Police have raided a large cotton farm near the New South Wales-Queensland border amid an investigation into the use of Commonwealth Murray-Darling Basin funds.

A Queensland major crime squad issued simultaneous subpoenas to Goondiwindi’s Norman Farming and contractors who provided services to it.

Detective Superintendent Michael Dowie of the Queensland Major Organised Crime Squad (Rural) said anyone with knowledge of how the Healthy Headwaters projects had been invoiced should contact police.

“At this stage the analysis that we've undertaken would say that there's possibly significant fraud against the Healthy Headwaters Program,” he told the ABC.

Investigators are looking at whether Norman Farming and companies contracted altered their invoices to falsely indicate they worked on Healthy Headwaters water efficiency projects.

Norman Farming allegedly received $25 million for eight water-saving projects aimed at increasing the amount of water flowing into the Murray-Darling River system.

“If there are people who suspect they are involved themselves, either wittingly or unwittingly, I would urge them to contact the Goondiwindi police and speak to one of us or speak to Crime Stoppers,” Detective Superintendent Dowie told reporters.

Norman Farming was recently put up for sale, where it is expected to be sold for more than $100 million.

The sale has been described as an “unparalleled opportunity to acquire one of Australia's most respected and highly regarded agricultural enterprises” with “no expense spared” on development.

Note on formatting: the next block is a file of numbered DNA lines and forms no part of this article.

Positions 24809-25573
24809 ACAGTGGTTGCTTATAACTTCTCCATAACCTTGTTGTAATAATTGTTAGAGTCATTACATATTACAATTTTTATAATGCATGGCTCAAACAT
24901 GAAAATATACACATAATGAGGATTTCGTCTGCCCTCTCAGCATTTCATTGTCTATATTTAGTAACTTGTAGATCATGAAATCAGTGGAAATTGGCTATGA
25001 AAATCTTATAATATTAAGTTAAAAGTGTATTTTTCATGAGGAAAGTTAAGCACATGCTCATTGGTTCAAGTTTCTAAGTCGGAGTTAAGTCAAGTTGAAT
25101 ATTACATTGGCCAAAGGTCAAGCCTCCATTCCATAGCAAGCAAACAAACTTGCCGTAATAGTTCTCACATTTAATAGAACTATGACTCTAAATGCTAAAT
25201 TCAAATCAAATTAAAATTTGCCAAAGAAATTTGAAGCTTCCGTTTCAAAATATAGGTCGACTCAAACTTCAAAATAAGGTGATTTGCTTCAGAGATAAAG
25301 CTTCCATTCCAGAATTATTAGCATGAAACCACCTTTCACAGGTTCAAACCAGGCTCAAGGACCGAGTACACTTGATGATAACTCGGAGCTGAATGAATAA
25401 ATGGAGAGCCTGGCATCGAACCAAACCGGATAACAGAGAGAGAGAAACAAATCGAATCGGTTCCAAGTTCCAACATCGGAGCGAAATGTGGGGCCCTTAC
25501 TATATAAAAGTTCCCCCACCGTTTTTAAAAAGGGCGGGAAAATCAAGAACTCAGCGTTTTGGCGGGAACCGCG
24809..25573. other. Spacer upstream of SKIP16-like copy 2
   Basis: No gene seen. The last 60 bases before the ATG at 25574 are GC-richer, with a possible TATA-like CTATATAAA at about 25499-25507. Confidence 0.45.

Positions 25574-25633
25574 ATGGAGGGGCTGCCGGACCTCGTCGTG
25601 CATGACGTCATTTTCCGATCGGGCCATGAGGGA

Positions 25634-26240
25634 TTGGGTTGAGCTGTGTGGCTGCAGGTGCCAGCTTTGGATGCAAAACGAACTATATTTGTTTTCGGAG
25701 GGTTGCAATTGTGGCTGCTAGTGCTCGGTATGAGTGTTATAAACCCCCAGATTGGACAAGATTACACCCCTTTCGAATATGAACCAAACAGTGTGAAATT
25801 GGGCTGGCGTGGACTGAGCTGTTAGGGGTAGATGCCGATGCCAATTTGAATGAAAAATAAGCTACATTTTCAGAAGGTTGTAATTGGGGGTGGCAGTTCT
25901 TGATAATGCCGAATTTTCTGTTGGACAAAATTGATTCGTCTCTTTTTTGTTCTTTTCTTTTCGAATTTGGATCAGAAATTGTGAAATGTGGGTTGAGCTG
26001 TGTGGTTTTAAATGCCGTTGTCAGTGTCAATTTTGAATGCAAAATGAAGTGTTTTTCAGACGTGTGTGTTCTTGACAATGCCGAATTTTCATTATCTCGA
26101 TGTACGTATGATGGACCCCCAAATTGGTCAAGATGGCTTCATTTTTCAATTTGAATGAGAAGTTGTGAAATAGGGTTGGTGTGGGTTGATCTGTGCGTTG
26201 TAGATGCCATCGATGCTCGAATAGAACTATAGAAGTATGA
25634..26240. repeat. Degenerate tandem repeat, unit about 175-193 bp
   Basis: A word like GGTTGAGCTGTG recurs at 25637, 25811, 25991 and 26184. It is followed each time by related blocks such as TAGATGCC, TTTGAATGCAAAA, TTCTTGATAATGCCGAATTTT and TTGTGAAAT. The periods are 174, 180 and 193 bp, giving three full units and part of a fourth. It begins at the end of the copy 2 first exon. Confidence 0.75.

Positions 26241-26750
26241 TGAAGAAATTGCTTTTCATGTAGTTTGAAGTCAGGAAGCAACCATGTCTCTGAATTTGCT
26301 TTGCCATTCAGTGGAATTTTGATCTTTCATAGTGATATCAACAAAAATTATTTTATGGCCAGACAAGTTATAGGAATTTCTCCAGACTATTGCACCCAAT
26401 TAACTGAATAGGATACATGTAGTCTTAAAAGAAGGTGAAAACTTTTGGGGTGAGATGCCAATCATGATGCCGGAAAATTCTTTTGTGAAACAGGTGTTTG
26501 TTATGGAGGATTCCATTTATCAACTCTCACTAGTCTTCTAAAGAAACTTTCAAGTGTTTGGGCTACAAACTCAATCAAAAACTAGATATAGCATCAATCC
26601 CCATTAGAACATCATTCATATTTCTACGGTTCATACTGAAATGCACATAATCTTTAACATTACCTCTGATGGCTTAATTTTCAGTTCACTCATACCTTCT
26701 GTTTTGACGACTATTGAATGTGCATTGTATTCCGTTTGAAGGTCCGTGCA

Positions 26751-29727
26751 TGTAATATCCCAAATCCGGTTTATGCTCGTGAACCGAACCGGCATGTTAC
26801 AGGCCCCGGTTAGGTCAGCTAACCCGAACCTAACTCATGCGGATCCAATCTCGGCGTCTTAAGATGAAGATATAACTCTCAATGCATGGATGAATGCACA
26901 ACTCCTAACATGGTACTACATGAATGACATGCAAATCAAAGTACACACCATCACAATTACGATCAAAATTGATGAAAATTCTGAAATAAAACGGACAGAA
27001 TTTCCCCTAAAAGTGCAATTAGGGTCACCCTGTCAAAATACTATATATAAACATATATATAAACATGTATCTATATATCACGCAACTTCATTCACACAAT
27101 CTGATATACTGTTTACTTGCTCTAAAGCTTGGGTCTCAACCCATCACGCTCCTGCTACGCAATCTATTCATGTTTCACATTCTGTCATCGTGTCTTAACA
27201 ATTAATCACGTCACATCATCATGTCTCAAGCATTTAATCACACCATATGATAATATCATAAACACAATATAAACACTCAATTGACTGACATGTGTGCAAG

But local farmers (including some neighbours of Norman Farming) claim the Healthy Headwaters program allows irrigators to replace water sold back to the Commonwealth with extra floodwaters caught off the plains, meaning it does not work and in fact goes against the very purpose of the Murray-Darling Basin Plan.

A document uncovered by Senate questioning suggests the Federal Government was aware of the allegations in 2016.

A senior adviser to the Federal Minister for Agriculture and Water, Barnaby Joyce, emailed the department last year about concerns that Norman Farming may have been diverting floodwaters.

The email also asked about whether the Healthy Headwaters funds were being used for their intended purpose.

“I have copies of some satellite maps which show extensive diversion of floodwaters from its natural course. Could you please get in touch with the (Qld Department of Natural Resources and Mines) and ask what investigations are underway? Do we have any audit processes in place to ensure that this funding goes to its intended purpose? I believe the allegation here is that (Healthy Headwater) funding … has been used to direct more water onto the farm,” the adviser wrote.

Queensland's Department of Natural Resources and Mines - which is responsible for administering the $154 million Healthy Headwaters budget - has previously defended the administration of the Commonwealth-funded program.